Graphene Reinforced Carbon Nanotube Networks for Strain Sensing Application

Flexible electronics are a significant concept in the electronics industry, and have been applied extensively in the fields of healthcare, artificial intelligence, biotics and energy storage. Specially, as an indispensable part of flexible electronics, strain sensors are widely used for wearable motion sensing and health monitoring. Randomly overlapped carbon nanotubes (CNTs), which are bonded by Van der Walls interactions, have been commonly applied to construct strain sensors. The network structure could respond to applied strain through interfacial sliding between neighboring nanotubes, which results in a homogeneous reduction of overlapping joints and a moderate increase of membrane resistance.

The inside front cover of this issue of Advanced Functional Materials


Previous research indicates that CNT based strain sensors could detect a strain of as high as 150%. Nevertheless, at the release of strain, the nanotubes bend and buckle which fails to restore the conductive paths and causes permanent conductance loss. Furthermore, upon cyclic loads, the wavy CNTs are first straightened under tensile strain, causing little change in conductivity, which greatly reduces the cyclic sensitivity of CNT based strain sensors. Thus, the application of CNT based strain sensors is profoundly limited.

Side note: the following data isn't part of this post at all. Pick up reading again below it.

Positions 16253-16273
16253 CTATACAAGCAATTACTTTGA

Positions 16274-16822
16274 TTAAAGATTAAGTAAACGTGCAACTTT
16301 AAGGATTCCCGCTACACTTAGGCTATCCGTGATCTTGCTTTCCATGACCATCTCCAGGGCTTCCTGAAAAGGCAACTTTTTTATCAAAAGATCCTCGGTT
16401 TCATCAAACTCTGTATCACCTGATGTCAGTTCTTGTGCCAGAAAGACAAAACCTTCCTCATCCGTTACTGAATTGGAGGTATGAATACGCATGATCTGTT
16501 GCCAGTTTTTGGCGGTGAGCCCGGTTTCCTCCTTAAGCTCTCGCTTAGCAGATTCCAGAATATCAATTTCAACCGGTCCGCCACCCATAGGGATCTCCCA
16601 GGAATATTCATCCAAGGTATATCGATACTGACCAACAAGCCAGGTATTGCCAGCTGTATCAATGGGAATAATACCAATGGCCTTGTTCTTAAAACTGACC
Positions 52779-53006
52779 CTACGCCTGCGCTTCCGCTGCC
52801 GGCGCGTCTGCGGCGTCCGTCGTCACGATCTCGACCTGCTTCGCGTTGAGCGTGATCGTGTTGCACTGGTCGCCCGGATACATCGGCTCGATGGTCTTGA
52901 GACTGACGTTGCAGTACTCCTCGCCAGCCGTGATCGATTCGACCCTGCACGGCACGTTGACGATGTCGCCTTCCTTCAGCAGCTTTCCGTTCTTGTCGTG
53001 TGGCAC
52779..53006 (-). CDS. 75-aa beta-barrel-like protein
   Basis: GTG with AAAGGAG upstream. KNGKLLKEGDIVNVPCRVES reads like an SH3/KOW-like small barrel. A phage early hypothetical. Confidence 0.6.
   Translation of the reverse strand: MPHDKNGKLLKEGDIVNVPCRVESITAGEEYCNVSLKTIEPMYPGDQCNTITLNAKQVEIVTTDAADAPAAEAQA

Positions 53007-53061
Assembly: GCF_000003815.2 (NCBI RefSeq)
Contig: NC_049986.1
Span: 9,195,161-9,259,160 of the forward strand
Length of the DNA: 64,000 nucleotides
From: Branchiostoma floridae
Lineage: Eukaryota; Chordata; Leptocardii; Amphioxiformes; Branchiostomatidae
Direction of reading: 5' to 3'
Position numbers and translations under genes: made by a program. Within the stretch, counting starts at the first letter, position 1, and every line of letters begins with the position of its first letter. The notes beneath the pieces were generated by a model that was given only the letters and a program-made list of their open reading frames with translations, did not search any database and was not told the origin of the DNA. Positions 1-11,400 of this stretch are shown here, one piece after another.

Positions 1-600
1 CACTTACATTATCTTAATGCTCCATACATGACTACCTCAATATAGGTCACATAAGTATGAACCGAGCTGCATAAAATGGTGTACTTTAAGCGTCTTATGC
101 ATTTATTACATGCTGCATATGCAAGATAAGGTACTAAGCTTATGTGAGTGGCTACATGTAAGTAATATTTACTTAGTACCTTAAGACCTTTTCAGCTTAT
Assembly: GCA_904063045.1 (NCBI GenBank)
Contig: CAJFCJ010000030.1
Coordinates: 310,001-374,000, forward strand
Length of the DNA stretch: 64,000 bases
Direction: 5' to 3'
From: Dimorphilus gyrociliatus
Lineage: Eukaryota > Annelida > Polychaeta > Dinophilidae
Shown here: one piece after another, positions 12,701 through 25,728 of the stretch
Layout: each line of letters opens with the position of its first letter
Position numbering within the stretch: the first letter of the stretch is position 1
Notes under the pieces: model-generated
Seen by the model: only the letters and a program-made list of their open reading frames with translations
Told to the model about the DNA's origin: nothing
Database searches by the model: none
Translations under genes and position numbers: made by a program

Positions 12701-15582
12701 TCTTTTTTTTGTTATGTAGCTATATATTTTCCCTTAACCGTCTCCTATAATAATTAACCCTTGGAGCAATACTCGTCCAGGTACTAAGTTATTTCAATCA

Inspired by the natural structure of leaves and insect wings, Dr. Xinming Li, Prof. Ying Fang at the National Center for Nanoscience and Technology and collaborators designed a hybridized structure of CNT and graphene named CNT embroidered graphene (CeG), and fabricated a wearable strain sensor that could sensitively respond to cyclic small strain. This work is published on Advanced Functional Materials and was selected as the inside front cover of the issue.


Schematic illustration of the synthesis of a CNT embroidered graphene and demonstration of the motion sensing application.


The CeG film is synthesized by a chemical vapor deposition process of graphene film using CNT network as the template. Within the nanostructure, graphene seamlessly fills the voids of CNT network. The hybridized graphene could effectively restrict the buckling process of CNT networks at the release of tensile strain and enhance the rigidity of the whole structure. The CeG films exhibit linear and reliable resistance response to strain and are applied as wearable strain sensors to detect human motions. Graphene hybridization maintains the stretchability of pristine CNT network, and remarkably improves the sensitivity and linearity in strain sensing within small strain range. This study highlights the strength and potential of smart material hybridization and provides a new material platform for wearable and implantable electronics.